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>> the sham routine he put on this morning, showing the unity and, you know, as people holding hands together, well, the united states is never going to recognize this. and quite frankly the world is not going to recognize it either. he can't seize his neighbor's territory and get away with it. as simple as that. >> one of the four regions annexed was bombarded by russian missiles hours earlier. we want to warn you this next video is graphic. the ukrainian prosecutor general's office says russian missiles struck a civilian convoy in zaporizhzhia, killing at least 30 people and injuring nearly 100. among the dead, an 11-year-old girl and 14-year-old boy. joining us now is cnn's senior international correspondent matthew chance, and cnn military analyst and retired air force colonel cedric layton. thank you for being here. matthew, i'll start with you. illegally annexing a fifth of the country of ukraine, what does this mean?
what happens now? >> it is incredibly dangerous. first of all, not only is it a sham and show that putin's struggling in the words of president biden, but it also shows how determined he is to press ahead along this path, despite the costs, despite the criticism. he's undeterred and we saw the incredible scenes in moscow tonight, in red square, a carefully choreographied celebration of patriotism, and it is not -- it is not entirely clear that the population at large in russia share that enthusiasm. we have seen hundreds of thousands of people leaving the country trying to escape mobilization in the last couple of weeks. nevertheless, this is the message putin is putting across, this territory is russia's and russia's forever. of course, most dangerously, they said that they will defend this territory, which they now regard as mother russia, remember, with everything they've got, implying nuclear weapons could come into play and that's terrifying. >> colonel, let's talk about that. saying that you have annexed something is different than
holding it. so these areas, donetsk, luhansk, kherson, and zaporizhzhia, can russian soldiers hold on to these? >> the way it is going now, alison, i would say they cannot. the way things have been happening in the east, especially in the northeast of kharkiv, with the different offensives that the ukrainians have been putting on, it is very clear that the ukrainians are moving forward, they got the momentum and it is going to be, i think, really hard for the russians to keep this territory. i mean, we have, you know, word of the russians being possibly surrounded by the ukrainian forces and that really shows that this is more of a pr stunt than anything else. it certainly is not commensurate with everything that going on on the ground there.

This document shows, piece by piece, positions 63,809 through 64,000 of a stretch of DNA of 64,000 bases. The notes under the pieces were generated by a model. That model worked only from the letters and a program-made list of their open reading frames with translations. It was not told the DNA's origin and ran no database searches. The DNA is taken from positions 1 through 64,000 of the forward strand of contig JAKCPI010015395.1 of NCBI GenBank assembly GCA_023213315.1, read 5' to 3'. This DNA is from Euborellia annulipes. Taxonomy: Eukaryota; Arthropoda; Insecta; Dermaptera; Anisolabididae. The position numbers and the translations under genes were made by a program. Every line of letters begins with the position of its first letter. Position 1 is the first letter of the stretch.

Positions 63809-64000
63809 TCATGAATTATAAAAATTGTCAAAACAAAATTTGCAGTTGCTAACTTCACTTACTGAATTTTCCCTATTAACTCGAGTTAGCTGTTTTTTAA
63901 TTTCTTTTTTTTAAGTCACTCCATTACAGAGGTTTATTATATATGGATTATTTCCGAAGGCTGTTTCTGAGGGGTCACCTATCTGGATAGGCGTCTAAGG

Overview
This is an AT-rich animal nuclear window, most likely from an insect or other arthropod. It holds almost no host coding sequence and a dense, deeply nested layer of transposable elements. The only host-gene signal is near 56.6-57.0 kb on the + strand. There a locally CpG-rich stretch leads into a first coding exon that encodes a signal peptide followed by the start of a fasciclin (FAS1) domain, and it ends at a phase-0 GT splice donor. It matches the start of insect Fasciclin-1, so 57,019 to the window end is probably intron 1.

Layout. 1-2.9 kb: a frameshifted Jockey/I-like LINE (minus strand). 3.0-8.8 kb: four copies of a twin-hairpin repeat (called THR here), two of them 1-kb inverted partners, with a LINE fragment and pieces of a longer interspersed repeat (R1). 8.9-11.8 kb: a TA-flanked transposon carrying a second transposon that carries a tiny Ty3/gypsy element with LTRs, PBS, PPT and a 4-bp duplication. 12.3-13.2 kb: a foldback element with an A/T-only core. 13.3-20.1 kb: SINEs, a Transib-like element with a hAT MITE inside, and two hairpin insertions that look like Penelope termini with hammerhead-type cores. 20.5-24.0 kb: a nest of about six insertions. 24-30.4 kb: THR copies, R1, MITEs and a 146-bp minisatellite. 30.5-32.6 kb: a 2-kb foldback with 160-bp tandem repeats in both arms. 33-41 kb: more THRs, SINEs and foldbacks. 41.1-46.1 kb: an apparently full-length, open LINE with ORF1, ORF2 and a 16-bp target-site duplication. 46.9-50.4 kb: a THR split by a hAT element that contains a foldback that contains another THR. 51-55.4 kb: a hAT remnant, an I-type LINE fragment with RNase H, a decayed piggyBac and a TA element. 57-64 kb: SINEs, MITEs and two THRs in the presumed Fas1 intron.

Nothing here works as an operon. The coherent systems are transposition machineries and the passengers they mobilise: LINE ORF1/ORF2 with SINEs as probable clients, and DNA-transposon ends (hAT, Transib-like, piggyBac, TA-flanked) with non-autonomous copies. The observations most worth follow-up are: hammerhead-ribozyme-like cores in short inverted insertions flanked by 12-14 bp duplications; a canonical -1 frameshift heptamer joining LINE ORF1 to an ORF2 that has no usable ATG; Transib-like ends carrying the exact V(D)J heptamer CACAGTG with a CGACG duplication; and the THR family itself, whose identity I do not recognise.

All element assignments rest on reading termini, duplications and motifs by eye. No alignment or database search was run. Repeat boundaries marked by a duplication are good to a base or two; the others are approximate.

it doesn't correspond to reality there. >> matthew, how about this former defense official, russian defense official speaking out and saying basically criticizing russian command and because of its creatinism and unprofessionalism and saying what is happening right now because ukrainian soldiers, i think we have video of it, have been able to surround some russian soldiers in the area of lineman and saying it is a huge moral blow to the russian army and on the contrary huge moral success for the ukrainians. is that bold he's saying all of this out loud? >> igor gherkin was at the forefront of russian military operations in 2014 when they first attacked ukraine. he seemed very much as a sort of military hard-liner and a critic of how this conflict has been handled from inside russia. because bwhile you got the liberals saying this is immoral, we shouldn't be doing this, you have a whole bunch of hard-liners saying this has been mishandled, we should have gone
in with much more force, we need to take the gloves off and really show the ukrainians what we can do and igor girkin is part of that group. that's pretty scary because the kremlin listens to that hard-line nationalist lobby group. and -- >> they will up the ante? >> well, what they want is for putin to go in harder, they think he's been too weak. they think the military has been too weak. the logical extension of that is that this war is going to escalate if the kremlin listens. >> colonel, what about that? what about that video where you see actual ukrainian soldiers surrounding russians and driving them out of some areas? >> well, i think, alison, this is part of the whole effort that the ukrainians have mounted. they are using the weapons that nato and the united states have given them, they're using them to great effect. they're also turning around russian weapons that they have been able to capture. they're capturing russian soldiers, they are in essence